Equivolume Candles

With the improved access and quality of time and sales data on an intraday level I devised a method of visually displaying the intensity of the fight between the bulls and the bears at key levels indicated by the previous studies. Nothing really new here just a unique display. This display is simply the percentage and the quantity of trades traded at the Bid and Ask. Using the equivolume display the candle (pipe) is expanded width-wise as the volume inside the candle increases. Also, in real-time the color of the pipe changes with the percentage of trades traded at the Bid vs trades traded at the Ask. This information has many uses, one of my personal uses is, when used in conjunction with the extreme readings of the Bollinger Bands, the continuation or reversal of a developing or existing trend can often be ascertained. These "pipes" can take interesting shapes, and those shapes can signify different responses by the market, I call them "Oil Cans." Since we all know our car engines run better when there is an ample supply of oil in the crankcase. I've often told my children, "Money is like OIL, it makes life run smoother."

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 Cashish 
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There's no School like the Old School

I was pressed for time when I posted the "Oil Can" chart and couldn't get back to this project before my "Edit Time" expired so I'm posting another. I've added some explanation as to what the oil cans are representing and labeled the data above and below each oil can for an accurate and quick reference. This data can be viewed many ways, per the example in the sub window. This can also be viewed in 2 sub windows using a bid/ask display along with the standard volume display.

The Oil Cans

I wanted to explain in more detail what I look for when using the bid/ask volume data. The most basic and simplest explanation is, I want to see significant price levels penetrated in an up move with high Ask volume and I want to see significant price levels penetrated in a down move with high Bid volume. In this example I drew one line at 1.3050. When trading the Euro whole numbers are usually a point of concern and this indicator is very good at "getting a read" on the value bulls and bears are placing on that price, at that moment. The next time prices test this level the outcome may be different, as this example shows when 1.3050 was tested later. Another example on this chart is the test of the previous early session high (since 2am), the 7th bar on the chart, I look for percentages greater than 60% (obviously more is better). OK, OK,,, What about the 5th bar on the chart? Why not go short there it has 63% Bid volume? Great question, but if you look closely at the oil can you can see a small black hash mark on each side, the one on the left is the open and the one on the right is the close. This is another significant indication, only one of these 5m bars closed in the lower range of the bar prior to prices hitting 1.3050. Furthermore, the momentum indicator I refereed to up thread should help confirm direction, mine did. OK, How about that one little tiny bar at 2:25? Thin bars signify low volume, short bars signify tight (small) ranges, look for a "change" or a continuation if already in a trend, since this move is just getting "its legs" look for a "wiggle" in your momentum indicator. Nothing is as it seems, even on a day old chart! But those of us who trade at this time of day will note it's 2:55am when price hit 1.3050. Also, there were a few other significant price levels in the upper area of this chart as well as the lower area. If you did your "Old School Homework" you would have identified them prior to the 2 o'clock open. This move from the Open or the low of the 2:20 bar was definitely tradable and all the entry signals have been explained in previous posts. I hope this post assures readers that "Oil Cans" are a lot more than a goofy looking chart.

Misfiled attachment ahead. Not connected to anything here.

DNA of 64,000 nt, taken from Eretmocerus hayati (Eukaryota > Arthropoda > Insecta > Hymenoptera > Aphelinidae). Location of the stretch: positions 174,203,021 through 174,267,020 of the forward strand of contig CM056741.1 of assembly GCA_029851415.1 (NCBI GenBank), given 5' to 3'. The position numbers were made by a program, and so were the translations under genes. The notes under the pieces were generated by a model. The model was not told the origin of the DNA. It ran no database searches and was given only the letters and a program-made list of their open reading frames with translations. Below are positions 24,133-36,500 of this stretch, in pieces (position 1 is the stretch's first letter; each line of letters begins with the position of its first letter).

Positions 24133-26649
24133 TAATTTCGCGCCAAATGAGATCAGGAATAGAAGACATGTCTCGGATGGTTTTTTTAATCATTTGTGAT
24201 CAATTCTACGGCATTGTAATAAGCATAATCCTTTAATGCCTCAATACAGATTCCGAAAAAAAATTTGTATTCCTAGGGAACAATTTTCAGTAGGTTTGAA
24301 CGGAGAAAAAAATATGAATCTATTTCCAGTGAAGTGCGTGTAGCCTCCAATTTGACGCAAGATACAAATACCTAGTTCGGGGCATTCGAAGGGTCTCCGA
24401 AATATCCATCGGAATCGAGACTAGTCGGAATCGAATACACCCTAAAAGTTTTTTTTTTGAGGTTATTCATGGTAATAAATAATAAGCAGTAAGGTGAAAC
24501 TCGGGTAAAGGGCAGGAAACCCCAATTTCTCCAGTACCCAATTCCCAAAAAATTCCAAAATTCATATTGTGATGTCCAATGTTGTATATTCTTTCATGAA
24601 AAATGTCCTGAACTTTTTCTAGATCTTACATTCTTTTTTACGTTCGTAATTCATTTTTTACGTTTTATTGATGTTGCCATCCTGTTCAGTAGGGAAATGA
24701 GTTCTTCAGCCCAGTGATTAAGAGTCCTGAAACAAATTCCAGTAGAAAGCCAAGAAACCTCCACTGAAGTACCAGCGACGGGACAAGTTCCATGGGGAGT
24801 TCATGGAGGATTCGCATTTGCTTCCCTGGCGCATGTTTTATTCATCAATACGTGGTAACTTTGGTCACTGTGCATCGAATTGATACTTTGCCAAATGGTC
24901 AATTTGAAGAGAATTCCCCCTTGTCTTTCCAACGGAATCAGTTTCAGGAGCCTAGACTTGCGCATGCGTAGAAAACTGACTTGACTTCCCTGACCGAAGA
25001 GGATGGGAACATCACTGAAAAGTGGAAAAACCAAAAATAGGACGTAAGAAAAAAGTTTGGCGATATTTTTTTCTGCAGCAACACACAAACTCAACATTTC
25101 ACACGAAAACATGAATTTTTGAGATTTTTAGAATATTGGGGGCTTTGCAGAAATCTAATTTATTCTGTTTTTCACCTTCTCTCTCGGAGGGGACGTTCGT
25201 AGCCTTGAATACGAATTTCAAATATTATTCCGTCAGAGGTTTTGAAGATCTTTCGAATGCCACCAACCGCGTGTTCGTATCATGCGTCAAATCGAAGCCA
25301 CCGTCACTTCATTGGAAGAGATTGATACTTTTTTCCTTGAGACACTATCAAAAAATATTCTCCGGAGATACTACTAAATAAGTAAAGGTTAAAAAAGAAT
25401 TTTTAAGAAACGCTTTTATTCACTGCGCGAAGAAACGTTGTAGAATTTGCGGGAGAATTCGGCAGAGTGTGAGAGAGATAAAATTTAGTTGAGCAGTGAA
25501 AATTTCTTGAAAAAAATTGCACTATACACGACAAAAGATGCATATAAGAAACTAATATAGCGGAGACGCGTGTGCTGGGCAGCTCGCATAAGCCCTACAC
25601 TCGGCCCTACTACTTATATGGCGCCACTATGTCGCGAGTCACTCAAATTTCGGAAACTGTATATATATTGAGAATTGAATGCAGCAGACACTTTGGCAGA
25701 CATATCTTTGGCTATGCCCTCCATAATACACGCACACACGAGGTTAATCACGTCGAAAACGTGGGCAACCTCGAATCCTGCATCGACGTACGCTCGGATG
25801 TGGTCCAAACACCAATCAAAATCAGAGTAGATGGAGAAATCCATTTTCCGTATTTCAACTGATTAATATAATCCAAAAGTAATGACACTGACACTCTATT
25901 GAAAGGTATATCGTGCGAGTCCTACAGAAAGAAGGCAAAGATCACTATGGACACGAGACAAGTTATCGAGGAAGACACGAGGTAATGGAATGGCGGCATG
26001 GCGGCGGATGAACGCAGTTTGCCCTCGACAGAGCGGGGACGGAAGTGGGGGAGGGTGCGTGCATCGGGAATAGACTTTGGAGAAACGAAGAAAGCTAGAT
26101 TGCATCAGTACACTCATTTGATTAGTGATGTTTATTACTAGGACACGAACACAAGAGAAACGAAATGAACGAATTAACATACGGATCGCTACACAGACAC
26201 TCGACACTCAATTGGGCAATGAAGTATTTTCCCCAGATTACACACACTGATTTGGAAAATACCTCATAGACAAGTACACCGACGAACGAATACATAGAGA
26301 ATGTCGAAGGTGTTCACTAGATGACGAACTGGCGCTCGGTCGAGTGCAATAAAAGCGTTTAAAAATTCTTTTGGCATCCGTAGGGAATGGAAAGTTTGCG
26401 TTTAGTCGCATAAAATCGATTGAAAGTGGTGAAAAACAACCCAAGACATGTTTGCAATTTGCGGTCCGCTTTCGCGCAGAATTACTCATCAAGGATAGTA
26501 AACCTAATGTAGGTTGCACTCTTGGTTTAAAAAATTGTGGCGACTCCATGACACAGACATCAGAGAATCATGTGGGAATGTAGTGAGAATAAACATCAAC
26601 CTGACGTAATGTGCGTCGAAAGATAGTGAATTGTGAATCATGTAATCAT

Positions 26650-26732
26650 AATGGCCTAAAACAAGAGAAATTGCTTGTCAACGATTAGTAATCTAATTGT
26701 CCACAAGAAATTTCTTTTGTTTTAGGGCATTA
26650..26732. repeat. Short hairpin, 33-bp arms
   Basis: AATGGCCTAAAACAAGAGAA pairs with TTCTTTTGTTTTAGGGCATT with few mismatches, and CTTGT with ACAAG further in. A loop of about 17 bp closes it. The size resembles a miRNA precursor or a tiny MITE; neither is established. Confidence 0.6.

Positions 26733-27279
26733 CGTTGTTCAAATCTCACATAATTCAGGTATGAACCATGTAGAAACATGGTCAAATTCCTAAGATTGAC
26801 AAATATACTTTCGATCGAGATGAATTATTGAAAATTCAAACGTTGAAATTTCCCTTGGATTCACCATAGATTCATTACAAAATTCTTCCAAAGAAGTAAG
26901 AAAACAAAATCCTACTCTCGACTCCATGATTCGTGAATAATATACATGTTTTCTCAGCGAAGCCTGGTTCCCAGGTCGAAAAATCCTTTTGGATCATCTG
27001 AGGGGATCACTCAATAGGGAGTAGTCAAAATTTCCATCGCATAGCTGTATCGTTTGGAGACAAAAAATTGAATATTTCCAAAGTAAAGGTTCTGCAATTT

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 Cashish